'Pink Slime' Trial Begins, But It's The News Media Under The Microscope : The Salt The icky name refers to cow trimmings added to ground beef to lower its fat content. In 2012 ABC News revealed the practice. Now a beef company's defamation suit for those reports is finally in court.
NPR logo

'Pink Slime' Trial Begins, But It's The News Media Under The Microscope

  • Download
  • <iframe src="https://www.npr.org/player/embed/530929894/530929895" width="100%" height="290" frameborder="0" scrolling="no" title="NPR embedded audio player">
  • Transcript
'Pink Slime' Trial Begins, But It's The News Media Under The Microscope

'Pink Slime' Trial Begins, But It's The News Media Under The Microscope

  • Download
  • <iframe src="https://www.npr.org/player/embed/530929894/530929895" width="100%" height="290" frameborder="0" scrolling="no" title="NPR embedded audio player">
  • Transcript

ROBERT SIEGEL, HOST:

In a South Dakota courtroom, ABC News will defend a series of stories it reported five years ago in a defamation lawsuit. Jury selection started today. It's a trial that could prove to be a measure of public attitudes toward the media.

Back in 2012, ABC correspondent Jim Avila reported on a practice of a South-Dakota-based company called Beef Products Inc. To lower the fat content of its ground beef, the company added something it called finely textured beef product made from the trimmings of the cow after it was butchered.

(SOUNDBITE OF ARCHIVED RECORDING)

JIM AVILA: Seventy percent of the ground beef we buy at the supermarket contains something he calls pink slime.

SIEGEL: In that clip from the original reporting, Avila used the name for this substance that a former USDA scientist have given it - pink slime. And while ABC pointed out in their stories that the addition of pink slime was common and not unsafe to eat, it wasn't labeled.

(SOUNDBITE OF ARCHIVED RECORDING)

AVILA: The USDA is clear in saying pink slime is safe.

SIEGEL: Beef Product Inc. says sudden public awareness of something with such an unappetizing name cost them business and lead to plant closures and job losses. And in 2012, the company brought the suit that's now just coming to trial.

Well, joining us to talk about this case is Jane Kirtley. She's the director of the Silha Center for the Study of Media Ethics and Law at the University of Minnesota. Welcome to the program.

JANE KIRTLEY: Thank you.

SIEGEL: What does the company Beef Products Inc. have to show in court to win a defamation judgment against ABC News?

KIRTLEY: If what they're suing under is the agricultural disparagement law in South Dakota, they have to prove that ABC said that the beef product was unsafe to consume. If it's a common garden-variety libel case, they have to prove that what was published about them was false. And moreover, they have to show that ABC acted with what is called actual malice.

SIEGEL: And is the company bringing its action under both laws?

KIRTLEY: It is suing under everything under the sun - product disparagement, interference with business operations and a variety of other claims.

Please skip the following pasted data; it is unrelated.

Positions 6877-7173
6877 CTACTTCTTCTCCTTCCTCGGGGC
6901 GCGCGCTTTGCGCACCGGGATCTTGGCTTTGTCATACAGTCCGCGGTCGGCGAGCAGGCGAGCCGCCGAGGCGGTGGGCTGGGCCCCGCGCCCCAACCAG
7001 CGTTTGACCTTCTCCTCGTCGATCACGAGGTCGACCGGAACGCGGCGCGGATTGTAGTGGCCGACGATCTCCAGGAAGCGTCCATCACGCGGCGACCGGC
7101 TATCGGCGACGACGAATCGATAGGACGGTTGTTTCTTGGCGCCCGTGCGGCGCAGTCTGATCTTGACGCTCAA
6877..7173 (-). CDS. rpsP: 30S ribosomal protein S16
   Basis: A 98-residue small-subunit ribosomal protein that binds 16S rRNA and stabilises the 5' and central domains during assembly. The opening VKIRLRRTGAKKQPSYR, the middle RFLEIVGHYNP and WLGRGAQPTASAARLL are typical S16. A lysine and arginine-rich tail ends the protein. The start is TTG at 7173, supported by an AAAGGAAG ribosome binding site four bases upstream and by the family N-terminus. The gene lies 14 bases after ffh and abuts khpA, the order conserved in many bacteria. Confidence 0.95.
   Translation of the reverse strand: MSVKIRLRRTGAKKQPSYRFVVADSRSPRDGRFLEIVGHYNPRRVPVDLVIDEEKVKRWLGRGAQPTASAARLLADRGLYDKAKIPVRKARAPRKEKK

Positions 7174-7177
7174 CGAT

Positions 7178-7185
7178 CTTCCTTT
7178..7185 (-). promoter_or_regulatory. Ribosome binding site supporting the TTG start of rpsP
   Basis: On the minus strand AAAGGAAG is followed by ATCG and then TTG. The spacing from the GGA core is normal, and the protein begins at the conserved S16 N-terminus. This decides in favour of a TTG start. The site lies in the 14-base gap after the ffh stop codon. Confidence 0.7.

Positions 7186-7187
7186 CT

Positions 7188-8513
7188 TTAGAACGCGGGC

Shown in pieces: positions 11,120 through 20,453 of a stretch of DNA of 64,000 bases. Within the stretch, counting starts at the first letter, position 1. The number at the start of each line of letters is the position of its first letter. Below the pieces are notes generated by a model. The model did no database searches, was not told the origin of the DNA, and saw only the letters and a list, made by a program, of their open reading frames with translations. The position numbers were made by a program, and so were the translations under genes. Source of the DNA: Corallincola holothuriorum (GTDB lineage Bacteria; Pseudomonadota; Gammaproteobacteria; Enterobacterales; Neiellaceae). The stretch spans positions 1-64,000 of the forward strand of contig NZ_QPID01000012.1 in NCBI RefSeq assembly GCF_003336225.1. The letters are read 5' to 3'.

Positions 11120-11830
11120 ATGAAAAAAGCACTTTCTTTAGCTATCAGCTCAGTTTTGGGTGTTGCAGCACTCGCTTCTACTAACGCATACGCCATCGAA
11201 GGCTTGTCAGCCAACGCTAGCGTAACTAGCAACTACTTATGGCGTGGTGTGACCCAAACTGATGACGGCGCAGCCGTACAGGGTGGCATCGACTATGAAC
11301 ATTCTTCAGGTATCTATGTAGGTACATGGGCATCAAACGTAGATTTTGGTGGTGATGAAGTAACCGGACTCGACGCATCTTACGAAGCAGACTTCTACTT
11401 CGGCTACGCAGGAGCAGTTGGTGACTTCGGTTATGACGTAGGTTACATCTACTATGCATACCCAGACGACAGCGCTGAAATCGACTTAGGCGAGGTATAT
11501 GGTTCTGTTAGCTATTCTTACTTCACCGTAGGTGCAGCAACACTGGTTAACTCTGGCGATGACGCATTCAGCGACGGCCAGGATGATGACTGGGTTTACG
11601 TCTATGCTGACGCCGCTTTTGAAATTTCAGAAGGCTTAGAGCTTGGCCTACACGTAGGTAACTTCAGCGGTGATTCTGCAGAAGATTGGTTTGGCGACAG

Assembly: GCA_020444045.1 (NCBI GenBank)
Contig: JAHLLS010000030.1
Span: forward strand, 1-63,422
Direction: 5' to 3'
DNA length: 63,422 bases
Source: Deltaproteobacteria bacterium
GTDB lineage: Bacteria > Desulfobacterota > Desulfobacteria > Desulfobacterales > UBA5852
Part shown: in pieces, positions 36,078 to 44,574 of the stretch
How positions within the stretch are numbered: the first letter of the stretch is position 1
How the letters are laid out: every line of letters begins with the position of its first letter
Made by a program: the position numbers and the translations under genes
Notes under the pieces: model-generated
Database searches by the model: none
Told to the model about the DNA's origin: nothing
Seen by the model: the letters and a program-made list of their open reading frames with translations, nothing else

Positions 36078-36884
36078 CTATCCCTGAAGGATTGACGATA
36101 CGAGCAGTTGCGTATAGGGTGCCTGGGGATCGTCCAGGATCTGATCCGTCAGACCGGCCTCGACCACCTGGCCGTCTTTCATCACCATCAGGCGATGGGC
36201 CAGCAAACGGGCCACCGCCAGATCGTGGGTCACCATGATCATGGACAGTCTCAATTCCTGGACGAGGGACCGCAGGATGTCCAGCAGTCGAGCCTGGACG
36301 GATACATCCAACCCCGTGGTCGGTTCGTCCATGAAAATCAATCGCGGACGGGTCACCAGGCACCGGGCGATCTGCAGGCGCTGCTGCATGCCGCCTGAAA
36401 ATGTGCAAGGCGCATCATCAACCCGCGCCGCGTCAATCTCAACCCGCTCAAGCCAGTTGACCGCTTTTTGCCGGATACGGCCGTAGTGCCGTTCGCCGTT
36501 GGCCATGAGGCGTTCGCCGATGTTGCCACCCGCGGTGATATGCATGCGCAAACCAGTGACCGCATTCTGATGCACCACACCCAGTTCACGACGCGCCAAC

SIEGEL: Can Beef Product Inc. argue successfully that by being the only company that was described doing this even though it was done by many other companies, that that constituted defamation in some way?

KIRTLEY: One of the questions about the agricultural disparagement law is whether it deals with the company or with the product itself. BPI has claimed that essentially what ABC has said is that they were complicit in mislabeling or not labeling when it was included in beef that was sold to consumers in grocery stores and so forth.

SIEGEL: This case reminds one of Bismarck's line that people who want to savor either one shouldn't watch the process of making either sausage or laws. Making beef can look pretty ugly here. Is that essentially the essence of the lawsuit?

KIRTLEY: ABC actually did some reporting at BPI and showed what it characterized as a pristine plant with pristine processes. But the mere use of the phrase pink slime was something that captured the public imagination and I think frankly escalated the ick factor.

SIEGEL: This case comes to trial at a time when the so-called mainstream media, which would include ABC News, are routinely attacked for purveying fake news. And the president of the United States complains about lax libel laws. Is it possible that this case could possibly move the standard for defamation?

KIRTLEY: Well, it's only a trial decision at this point. So of course it would have no precedential value. But I do think it's a bellwether in the sense that it raises two very critical issues. One is that BPI claims that ABC was basically on a disinformation campaign, which is another way of saying fake news.

The other issue I think goes to the heart of what the media are supposed to be doing, which is informing the public about things that might be matters of interest to them but which corporate America may not be interested in sharing with them. And I think that was ABC's justification for doing this story - simply to let people know that the substance was in their ground beef.

SIEGEL: Professor Kirtley, thank you very much for talking with us today.

KIRTLEY: Thank you.

SIEGEL: Professor Jane Kirtley of the University of Minnesota.

(SOUNDBITE OF THE BETA BAND SONG, "B+A")

Copyright © 2017 NPR. All rights reserved. Visit our website terms of use and permissions pages at www.npr.org for further information.

NPR transcripts are created on a rush deadline by Verb8tm, Inc., an NPR contractor, and produced using a proprietary transcription process developed with NPR. This text may not be in its final form and may be updated or revised in the future. Accuracy and availability may vary. The authoritative record of NPR’s programming is the audio record.